5 Tips on parenting middle children

From the moment the doctor said “congratulations you have a baby boy” I felt truly blessed.  We chose the name Nathaniel,  in Hebrew meaning Gift of God; God has given because Nate coming after having a miscarriage truly did feel like a gift.  Because of my miscarriage I felt more anxious during my pregnancy with Nate, especially during each ultrasound as it was during an ultrasound that they told me they could no longer find a heartbeat with the baby before him.  I remember being more conscious about what I ate, did not miss a day of taking my prenatal vitamins and made sure to put my feet up when I was feeling tired.

Now here he is on his 6th birthday and I still find myself paying a bit more attention to Nate, not because I think anything bad will happen to him but simply because he is the middle child and being sandwiched in between 2 sisters I feel even more of the need to make sure he feels significant.  I’ve read so much on the “middle child syndrome” which scared me a bit because as “they” say middle children get lost, are not as close to their parents or can even have an identity crisis!  CRISIS?!!  I’m sorry but being a mental health nurse in emergency and urgent care I am a bit sensitive to the word crisis lol.  To my relief however “they” also say that if your middle child is the only boy or girl they don’t seem to have the middle child syndrome.  Phew!  This made me feel a little better but it still bothers me a bit, the somewhat negative connotation they give the middle child, and after one day Nate telling Ren and I that he feels “left out” sometimes being the only boy at home when Ren is at work, I do my best to make sure he never feels lost in our family.  Below I share the top 5 things we do to avoid middle child syndrome.

1.) REALLY celebrate successes. – After having experienced all of the big milestones with your firstborn, like first steps, first day of kindergarten, first game or recital, parents may be less excited as they were with the first already knowing what to expect. I find putting A LOT of emphasis on the middle child’s achievements helps build self confidence and a sense of belonging.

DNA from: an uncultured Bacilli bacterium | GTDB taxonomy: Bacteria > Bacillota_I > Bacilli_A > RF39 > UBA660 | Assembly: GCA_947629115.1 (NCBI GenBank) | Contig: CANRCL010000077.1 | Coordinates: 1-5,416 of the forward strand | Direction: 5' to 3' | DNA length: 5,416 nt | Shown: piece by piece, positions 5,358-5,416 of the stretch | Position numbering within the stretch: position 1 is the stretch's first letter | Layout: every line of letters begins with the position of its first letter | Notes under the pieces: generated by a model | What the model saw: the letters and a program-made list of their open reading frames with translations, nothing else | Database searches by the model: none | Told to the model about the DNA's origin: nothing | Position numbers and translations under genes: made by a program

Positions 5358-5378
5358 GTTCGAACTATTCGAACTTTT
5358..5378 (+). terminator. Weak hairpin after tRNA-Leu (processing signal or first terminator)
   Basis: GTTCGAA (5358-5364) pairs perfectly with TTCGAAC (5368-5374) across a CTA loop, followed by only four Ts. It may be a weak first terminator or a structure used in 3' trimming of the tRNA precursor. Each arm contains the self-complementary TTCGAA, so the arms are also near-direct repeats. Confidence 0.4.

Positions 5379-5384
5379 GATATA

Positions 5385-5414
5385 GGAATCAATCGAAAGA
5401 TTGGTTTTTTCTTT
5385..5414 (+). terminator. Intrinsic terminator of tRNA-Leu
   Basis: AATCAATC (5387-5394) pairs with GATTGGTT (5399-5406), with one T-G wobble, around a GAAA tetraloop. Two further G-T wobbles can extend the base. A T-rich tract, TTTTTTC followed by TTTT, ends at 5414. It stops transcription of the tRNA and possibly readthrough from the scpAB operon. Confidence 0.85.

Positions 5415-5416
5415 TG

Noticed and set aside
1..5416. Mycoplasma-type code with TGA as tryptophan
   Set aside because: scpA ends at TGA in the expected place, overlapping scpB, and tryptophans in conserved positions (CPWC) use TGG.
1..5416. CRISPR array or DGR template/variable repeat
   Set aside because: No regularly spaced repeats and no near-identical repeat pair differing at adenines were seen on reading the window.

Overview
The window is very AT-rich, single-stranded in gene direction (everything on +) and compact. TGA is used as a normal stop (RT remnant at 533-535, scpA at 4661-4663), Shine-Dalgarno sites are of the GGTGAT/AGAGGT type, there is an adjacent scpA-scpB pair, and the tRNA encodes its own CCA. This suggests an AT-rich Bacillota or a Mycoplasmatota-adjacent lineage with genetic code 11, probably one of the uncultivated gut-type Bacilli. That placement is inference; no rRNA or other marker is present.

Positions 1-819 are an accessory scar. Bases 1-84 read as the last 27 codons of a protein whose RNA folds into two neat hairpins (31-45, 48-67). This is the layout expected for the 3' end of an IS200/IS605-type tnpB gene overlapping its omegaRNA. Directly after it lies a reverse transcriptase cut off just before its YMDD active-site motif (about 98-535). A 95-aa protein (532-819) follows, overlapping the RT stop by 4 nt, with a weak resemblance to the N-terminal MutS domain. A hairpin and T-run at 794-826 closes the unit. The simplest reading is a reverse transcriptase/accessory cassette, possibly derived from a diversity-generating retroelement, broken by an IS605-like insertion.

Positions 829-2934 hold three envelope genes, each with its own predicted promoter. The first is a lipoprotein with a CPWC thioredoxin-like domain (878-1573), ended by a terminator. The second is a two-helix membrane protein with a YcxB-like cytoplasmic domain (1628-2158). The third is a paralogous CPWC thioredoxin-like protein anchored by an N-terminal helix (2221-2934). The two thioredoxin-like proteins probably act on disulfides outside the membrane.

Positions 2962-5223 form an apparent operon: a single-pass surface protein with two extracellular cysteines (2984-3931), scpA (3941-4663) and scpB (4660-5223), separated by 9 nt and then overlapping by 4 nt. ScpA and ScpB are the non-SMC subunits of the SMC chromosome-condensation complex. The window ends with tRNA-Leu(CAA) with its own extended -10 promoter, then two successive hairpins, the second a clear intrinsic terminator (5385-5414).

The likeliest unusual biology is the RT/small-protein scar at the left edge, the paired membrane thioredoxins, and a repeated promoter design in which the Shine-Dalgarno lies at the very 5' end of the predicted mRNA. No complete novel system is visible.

2.) Make special time for just them. – This I feel really applies to all kids.  Allowing some time for just them, scheduling it on the calendar and telling them about it.  This is often a time they look forward to and makes them feel just as important as their other siblings.

3.) Do not compare. – This goes without saying.  Comparing children is the worst, and I know from my own experience.  I remember sitting in chemistry class and getting my test back barely passing and the teacher saying to me “are you sure you are Brian’s sister? (my older brother who literally got 100% on all of his exams).  I was mortified hearing it from a teacher and could only imagine how I would feel hearing that from my parents.  Every child has their strengths and highlighting their strengths goes a long way.

4.) Ask for their opinion. – I find this really helpful when making any family decision.  For example what to have for dinner, what movie to watch, and even what consequences seem fair.  Making them feel like they are part of planning or decision making makes them feel significant in the family.

5.) Communicate!!!! – Communication is key in every relationship and even more so with middle children.  Taking the time to have conversations with them, whether it be in the car ride home from school, at dinner and also during your special dates.  Creating a safe environment for them to open up to you about all feelings, the good and the bad is always a good idea.

Hope this was helpful to some of you parents trying to avoid the dreaded middle child syndrome.  Have any other tips be sure to leave a comment below!  Happy Monday.

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